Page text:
Remembering and Forgetting in Post-War Poland and Ukraine
The book is a comparative case study of collective memory in two small communities situated on two Central-European borderlands. Despite different pre-war histories, Ukrainian Zhovkva (before 1939 Polish Żółkiew) and Polish Krzyż (before 1945 German Kreuz) were to share a common fate of many European localities, destroyed and rebuilt in a completely new shape. As a result of war, and post-war ethnic cleansing and displacement, they lost almost all of their pre-war inhabitants and were repopulated by new people. Based on more than 150 oral history interviews, the book describes the process of reconstruction of social microcosm, involving the reader in a journey through the lives of real people entangled in the dramatic historical events of the 20th century.
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- Berlin, Bern, Bruxelles, New York, Oxford, Warszawa, Wien, 2019. 380 pp.
- Title Page
- Copyright Page
- Note on Translation, Transliteration and Names
- About the author
- About the book
- Citability of the eBook
- Beginnings: Questions, Inspirations, Objectives
- Theories: Memory, Politics and Forgetting
- In the Field: Methods and Methodology
- 1 Dramatis personae: History and Memory
- Roots (up to 1939)
- War and Other Misfortunes (1938–1945)
- Brave New World (1945–1953)
- The Post-war Culture of (Non-)Remembrance (1953–1989/1991)
- After the Fall of Communism: New Beginnings? (1989/1991-present)
- 2 Resettlement and the First Phase of Adaptation136
- The Journey: Autobiographical Memory and its Transmission
- Fear, Violence, Poverty: After Arrival
- Yearning, Temporariness, Alienation
- 3 The Creation of a New Community and Social Integration
- Relations with the Authorities and the New Political System
- To Build Everything Anew, or the Social Wild West
- The Long-term Consequences of Post-war Divisions: Integration Processes Among the Younger Generations
- 4 Resettlement and Identity
- Returning Home – the Last Stage of the Psychological Integration Process
- People Make a Place a Home: “Who would I return to?”
- The Former Homeland as an Element of Identity: “It’s good that we know these things.”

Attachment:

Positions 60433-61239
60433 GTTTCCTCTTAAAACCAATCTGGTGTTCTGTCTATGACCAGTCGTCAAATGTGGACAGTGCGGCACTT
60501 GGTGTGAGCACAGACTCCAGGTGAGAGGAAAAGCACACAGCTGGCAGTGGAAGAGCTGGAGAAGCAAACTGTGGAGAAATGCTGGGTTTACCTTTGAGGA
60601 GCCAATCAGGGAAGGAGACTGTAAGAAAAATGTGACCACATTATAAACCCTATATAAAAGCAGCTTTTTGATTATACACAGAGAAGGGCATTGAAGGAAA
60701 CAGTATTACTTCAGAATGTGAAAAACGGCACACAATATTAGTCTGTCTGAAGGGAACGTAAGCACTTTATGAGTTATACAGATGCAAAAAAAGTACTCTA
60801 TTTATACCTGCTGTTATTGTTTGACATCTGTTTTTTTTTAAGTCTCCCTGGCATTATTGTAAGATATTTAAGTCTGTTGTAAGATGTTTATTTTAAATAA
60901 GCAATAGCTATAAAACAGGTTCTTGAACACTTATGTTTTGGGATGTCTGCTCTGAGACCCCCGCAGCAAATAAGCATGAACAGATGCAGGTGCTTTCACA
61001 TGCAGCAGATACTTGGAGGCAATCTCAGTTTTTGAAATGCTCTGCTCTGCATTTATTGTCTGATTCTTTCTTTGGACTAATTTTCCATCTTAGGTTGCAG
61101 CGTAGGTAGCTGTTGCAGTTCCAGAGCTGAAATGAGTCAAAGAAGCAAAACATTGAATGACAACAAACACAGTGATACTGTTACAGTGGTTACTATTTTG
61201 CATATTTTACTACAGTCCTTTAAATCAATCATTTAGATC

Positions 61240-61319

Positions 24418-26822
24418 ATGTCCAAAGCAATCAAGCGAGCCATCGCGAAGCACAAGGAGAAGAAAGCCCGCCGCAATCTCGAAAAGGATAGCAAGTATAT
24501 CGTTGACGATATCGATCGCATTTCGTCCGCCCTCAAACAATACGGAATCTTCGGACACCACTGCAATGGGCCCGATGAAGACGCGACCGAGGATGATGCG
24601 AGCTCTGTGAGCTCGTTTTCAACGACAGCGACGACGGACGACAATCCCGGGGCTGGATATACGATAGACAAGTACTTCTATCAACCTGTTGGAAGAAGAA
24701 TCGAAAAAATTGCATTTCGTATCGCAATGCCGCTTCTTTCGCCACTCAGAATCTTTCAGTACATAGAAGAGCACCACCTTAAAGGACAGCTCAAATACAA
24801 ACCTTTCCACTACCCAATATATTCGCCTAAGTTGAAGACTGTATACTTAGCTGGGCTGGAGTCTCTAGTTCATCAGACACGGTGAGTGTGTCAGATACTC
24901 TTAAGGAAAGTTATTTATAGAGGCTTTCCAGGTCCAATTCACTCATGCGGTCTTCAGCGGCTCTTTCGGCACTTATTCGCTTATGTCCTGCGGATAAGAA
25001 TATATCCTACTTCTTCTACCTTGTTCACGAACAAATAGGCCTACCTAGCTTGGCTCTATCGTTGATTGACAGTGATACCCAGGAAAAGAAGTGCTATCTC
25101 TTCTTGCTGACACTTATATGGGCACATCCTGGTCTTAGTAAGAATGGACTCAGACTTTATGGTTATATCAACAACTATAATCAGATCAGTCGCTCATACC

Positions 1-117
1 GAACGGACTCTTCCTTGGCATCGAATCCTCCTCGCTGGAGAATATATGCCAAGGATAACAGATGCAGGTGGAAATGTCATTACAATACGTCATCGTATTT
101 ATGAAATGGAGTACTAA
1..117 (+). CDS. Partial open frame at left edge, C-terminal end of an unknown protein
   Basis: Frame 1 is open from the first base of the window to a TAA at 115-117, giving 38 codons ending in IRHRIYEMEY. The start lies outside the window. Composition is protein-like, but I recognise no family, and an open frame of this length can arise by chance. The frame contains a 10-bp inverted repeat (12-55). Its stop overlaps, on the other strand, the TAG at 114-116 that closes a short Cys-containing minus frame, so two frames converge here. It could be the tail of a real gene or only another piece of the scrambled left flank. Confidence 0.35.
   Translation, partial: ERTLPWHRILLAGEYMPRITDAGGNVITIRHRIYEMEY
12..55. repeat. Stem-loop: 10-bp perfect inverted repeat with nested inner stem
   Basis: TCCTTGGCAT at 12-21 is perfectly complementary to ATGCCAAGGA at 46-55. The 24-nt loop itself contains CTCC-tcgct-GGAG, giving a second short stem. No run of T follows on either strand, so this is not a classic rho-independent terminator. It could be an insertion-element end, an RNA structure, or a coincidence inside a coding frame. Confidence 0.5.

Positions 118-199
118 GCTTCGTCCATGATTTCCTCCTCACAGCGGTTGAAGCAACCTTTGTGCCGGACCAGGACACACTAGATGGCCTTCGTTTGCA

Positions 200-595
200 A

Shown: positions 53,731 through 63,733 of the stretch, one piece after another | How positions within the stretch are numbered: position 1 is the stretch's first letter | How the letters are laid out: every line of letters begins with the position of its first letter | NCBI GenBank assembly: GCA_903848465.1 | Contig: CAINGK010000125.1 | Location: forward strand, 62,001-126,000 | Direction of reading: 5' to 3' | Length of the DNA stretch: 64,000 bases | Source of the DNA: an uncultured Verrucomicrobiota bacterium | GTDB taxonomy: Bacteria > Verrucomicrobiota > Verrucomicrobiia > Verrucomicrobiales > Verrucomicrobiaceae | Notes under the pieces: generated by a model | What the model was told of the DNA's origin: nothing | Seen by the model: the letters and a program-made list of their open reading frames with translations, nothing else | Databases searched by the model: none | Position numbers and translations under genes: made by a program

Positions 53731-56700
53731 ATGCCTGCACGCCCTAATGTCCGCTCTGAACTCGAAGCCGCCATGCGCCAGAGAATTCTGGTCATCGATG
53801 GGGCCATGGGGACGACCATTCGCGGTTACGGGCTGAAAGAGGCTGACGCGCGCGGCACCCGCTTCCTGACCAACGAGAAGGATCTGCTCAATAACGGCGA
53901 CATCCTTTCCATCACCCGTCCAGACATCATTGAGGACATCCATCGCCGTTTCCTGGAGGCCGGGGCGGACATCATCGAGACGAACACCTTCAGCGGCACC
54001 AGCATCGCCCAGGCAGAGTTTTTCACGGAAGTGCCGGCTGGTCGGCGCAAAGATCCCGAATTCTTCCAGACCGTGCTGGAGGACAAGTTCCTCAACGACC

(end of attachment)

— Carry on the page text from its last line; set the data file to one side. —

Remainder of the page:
- The Lost Homeland and Crippled Identity: “A person is always attached to their homeland.”
- No Need for Homeland: “Why would we go there?”
- The Old Homeland in the Consciousness of the Younger Generations
- Gains and Losses – Who Came Through Migration Successfully?
- 5 Remembering the Absent: Germans and German Heritage in Krzyż219
- Settlers vs. Germans: Memories of the Oldest Generation
- Before our Grandparents: Memory Among the Younger Generations
- The Germans Today: Castaways, Tourists, Litigants?
- Around Material Heritage
- German Heritage and Identity
- 6 Remembering the Absent: Jews and Jewish Heritage in Zhovkva251
- Life and Death Among Neighbors
- Hearsay: What do the Resettlers Know about Zhovkva’s Jews?
- Family (Non-)Memory: The Next Generations
- Foreign Heritage
- Survivors, Ghosts, Visitors
- 7 Remembering the Absent: Poles and Polish Heritage in Zhovkva
- Once upon a Time in Poland
- Times of Threat
- Emigration, Expulsion, Marginalization
- “Now it is OK”
- Material and Symbolic Heritage
- 8 Between Heroes and Traitors: The UPA and the Soviets in Zhovkva310
- Bandits or Heroes? Troubled Autobiographical Memories
- Pride and Prejudice: Ukrainian Nationalists in Collective Memory
- “Liberators” and Liberators – or Two Types of Soviets
- Stalinism, Stabilization, Veterans: Memories of Soviet Zhovkva
- Heroes and Traitors: Summary
- 9 A Land Without Heroes: Problems of the Memory Canon in Krzyż
- Good Russians and Bad Russians: Autobiographical Memory
- The Soviets in the Memories of the Younger Generations
- Krzyż and Zhovkva: A Comparison of Heroic Canons
- Postscriptum: Symbolic Space
- Memories of Resettlement
- Memories of Absent Others
- Memories of Heroes
- Between Memory and Forgetting
- Memories of the Past and Collective Identity
- Biographical Index of Respondents
In his article entitled “Living among the Ghosts of Others: Urban Postmemory in Eastern Europe,” Uilleam Blacker observes that in most writing about places with resettled populations, the present-day residents are deprived of a voice by those who left that place or were expelled. Poles write about “their” Lwów, with little concern for the Ukrainians who live in today’s Lviv, and Jews remember the shtetls they left behind, rarely considering that Poles and Ukrainians have settled in those places. Blacker, however, argues that postmemory is also necessarily connected to the present-day inhabitants of those places, who have access to the traumatic experiences of the vanished Others through various media; thus, any serious attempt to study the urban postmemory of East-Central Europe must “confront the memory of the other, and others’ memories.”357 This study of local memory in Krzyż and Zhovkva arose from similar foundations: the memories and experiences of the people who have disappeared from a given society – Holocaust survivors, deportees and resettled persons – are important, but from the viewpoint of those specific communities, the memories and experiences of the people who took their place are more important. This book tries to give those people a voice and to accompany them in the reconstruction of the time when they made their new homes their own; this process was also often inseparable from the earlier loss of the old home and the associated trauma. It is for this reason that the greater part of the book is...
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